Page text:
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Litigation Strategy Issues

Nov 07, 2019

Shareholder Dispute Litigation: When You Can Choose to Sell or Buy Your Company Shares in a Business Divorce

Attorneys often use the phrase “business divorce” to describe when business partners can no longer get along and want to be legally separated from each other, or at least one of them does.

But what happens when, like divorcing parents arguing over child custody, no one can agree who should wind up with the company?  » Read More

Sep 23, 2019

When To Involve a Customer or Vendor in Business Divorce Litigation (If Ever)

In a previous blog post, “Don’t Let Ego – Yours or Your Attorney’s – Get in the Way of a Settlement,” I made a passing reference to the strategy of taking discovery (including depositions) from company customers and vendors in business divorce litigation. » Read More

Mar 18, 2019

Minority Shareholders Don’t Always Have a Right to Information

There appears to be an uptick in the filing of meritless corporate shareholder and LLC member oppression claims in New Jersey.  Not everything that majority shareholders do that upsets a minority owner is worth spending legal fees to pursue.

When the only allegations one can make are a failure to keep an absentee shareholder fully informed of all business transactions, and a failure to obtain that minority shareholder’s consent to such transactions, that alone is rarely a recipe for successful litigation.  » Read More

Feb 22, 2018

Business Owner Rights: What Every Shareholder Should Know

David C. Roberts, a Member of Norris McLaughlin, P.A., is pleased to present a seminar for all business owners that will answer many of the questions, both known and unknown, a shareholder would have, such as:
  • What, exactly, is “shareholder oppression?”
  • How do I remedy oppression?
» Read More

Sep 29, 2017

Shareholder Oppression: What Every Business Owner Should Know

David C. Roberts, a Member with Norris McLaughlin, P.A., is pleased to present a seminar for all business owners that will answer many of the questions, both known and unknown, a shareholder would have, such as:

  • What, exactly, is “shareholder oppression?”
  • How do I remedy oppression?
» Read More

Jun 29, 2017

It’s Never Too Late to Gain Allies in Business Divorce Litigation

In closely-held businesses in New Jersey with multiple owners, it seems fairly obvious that the more co-owners you can recruit to your side in a business divorce litigation, the better.  You don’t need a lawyer to tell you that.  However, what is not so obvious is the possibility of recruiting co-owners to your side once the litigation has commenced. » Read More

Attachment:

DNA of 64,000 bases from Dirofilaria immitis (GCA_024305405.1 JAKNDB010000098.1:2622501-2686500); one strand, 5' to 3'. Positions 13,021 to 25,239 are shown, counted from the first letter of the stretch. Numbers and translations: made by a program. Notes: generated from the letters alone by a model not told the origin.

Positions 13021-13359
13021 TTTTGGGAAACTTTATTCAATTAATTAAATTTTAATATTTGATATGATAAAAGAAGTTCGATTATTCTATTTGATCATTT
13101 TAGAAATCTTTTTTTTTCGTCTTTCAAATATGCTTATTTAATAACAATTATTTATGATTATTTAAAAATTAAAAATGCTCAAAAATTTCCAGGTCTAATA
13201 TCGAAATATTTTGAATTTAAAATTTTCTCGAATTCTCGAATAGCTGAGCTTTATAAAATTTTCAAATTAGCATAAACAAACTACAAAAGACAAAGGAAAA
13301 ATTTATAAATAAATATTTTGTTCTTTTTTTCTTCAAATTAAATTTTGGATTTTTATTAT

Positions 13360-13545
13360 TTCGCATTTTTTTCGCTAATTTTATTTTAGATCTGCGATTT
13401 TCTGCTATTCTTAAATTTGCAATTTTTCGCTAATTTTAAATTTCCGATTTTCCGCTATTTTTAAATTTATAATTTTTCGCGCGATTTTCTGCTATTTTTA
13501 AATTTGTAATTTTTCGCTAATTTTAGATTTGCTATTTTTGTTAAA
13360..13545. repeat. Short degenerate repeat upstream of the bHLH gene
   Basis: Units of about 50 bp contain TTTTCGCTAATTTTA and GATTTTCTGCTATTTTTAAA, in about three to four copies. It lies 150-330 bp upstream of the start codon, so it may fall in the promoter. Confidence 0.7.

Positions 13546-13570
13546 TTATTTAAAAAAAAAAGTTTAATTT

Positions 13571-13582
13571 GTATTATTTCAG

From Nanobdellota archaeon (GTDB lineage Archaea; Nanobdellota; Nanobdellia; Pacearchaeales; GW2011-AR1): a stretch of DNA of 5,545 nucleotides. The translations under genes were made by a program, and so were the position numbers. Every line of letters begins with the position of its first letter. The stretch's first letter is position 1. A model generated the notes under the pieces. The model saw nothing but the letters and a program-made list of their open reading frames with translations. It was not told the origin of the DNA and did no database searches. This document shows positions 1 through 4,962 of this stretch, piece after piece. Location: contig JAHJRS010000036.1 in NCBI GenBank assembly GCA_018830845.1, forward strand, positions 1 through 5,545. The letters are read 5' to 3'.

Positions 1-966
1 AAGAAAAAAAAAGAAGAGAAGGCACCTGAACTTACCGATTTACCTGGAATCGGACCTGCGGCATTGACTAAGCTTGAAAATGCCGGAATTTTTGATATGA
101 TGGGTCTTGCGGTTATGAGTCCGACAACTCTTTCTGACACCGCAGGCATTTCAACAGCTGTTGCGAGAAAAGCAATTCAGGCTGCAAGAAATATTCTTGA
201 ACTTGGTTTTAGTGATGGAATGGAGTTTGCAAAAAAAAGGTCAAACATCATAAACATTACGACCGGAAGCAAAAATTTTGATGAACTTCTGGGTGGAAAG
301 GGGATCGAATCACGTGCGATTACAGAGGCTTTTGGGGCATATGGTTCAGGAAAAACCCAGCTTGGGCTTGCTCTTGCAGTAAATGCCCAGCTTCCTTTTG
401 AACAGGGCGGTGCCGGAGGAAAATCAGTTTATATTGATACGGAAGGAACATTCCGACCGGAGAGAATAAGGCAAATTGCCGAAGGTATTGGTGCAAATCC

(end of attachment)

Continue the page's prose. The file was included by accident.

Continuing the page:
Dec 13, 2016

Some Pitfalls of Negotiating Your Own Buyout in a Business Divorce

More and more shareholder dispute litigations are settling earlier than ever before, which is obviously a good thing for anyone who does not want to pay a fortune in legal fees (i.e., everyone).  The reason is simple – in all but a handful of business divorce cases, it is obvious to everyone involved that the oppressed minority shareholder will wind up on the receiving end of a buyout.  » Read More

Oct 10, 2016

Court-Appointed “Tiebreakers” In a 50/50 Ownership Setting

When two people start a company, neither wants to give control to the other, so ownership is usually split 50/50.   This sounds like a great idea at the outset, when everyone is on the same page, and there is usually no other practical way to proceed.  » Read More

Sep 13, 2016

New Case Addresses LLC Member Expulsion in New Jersey

The New Jersey Supreme Court has decided a new case addressing what it takes to expel a member from an LLC in New Jersey.

The applicable statute in New Jersey (42:2C-46(e)) has three subsections dealing with expelling a member, two of which are fairly clear.  » Read More

Aug 31, 2016

What To Do If Filing Shareholder Dispute Litigation Might Potentially Harm The Company

To negotiate – or to sue?  That is the question when the decision to sue might potentially hurt the company.

A minority shareholder (or LLC member) in New Jersey is often faced with a difficult choice.  Confronted with mounting evidence of shareholder oppression and improper conduct by the majority, minority shareholders may have the right to sue and attempt to force a buyout of their shares.  » Read More

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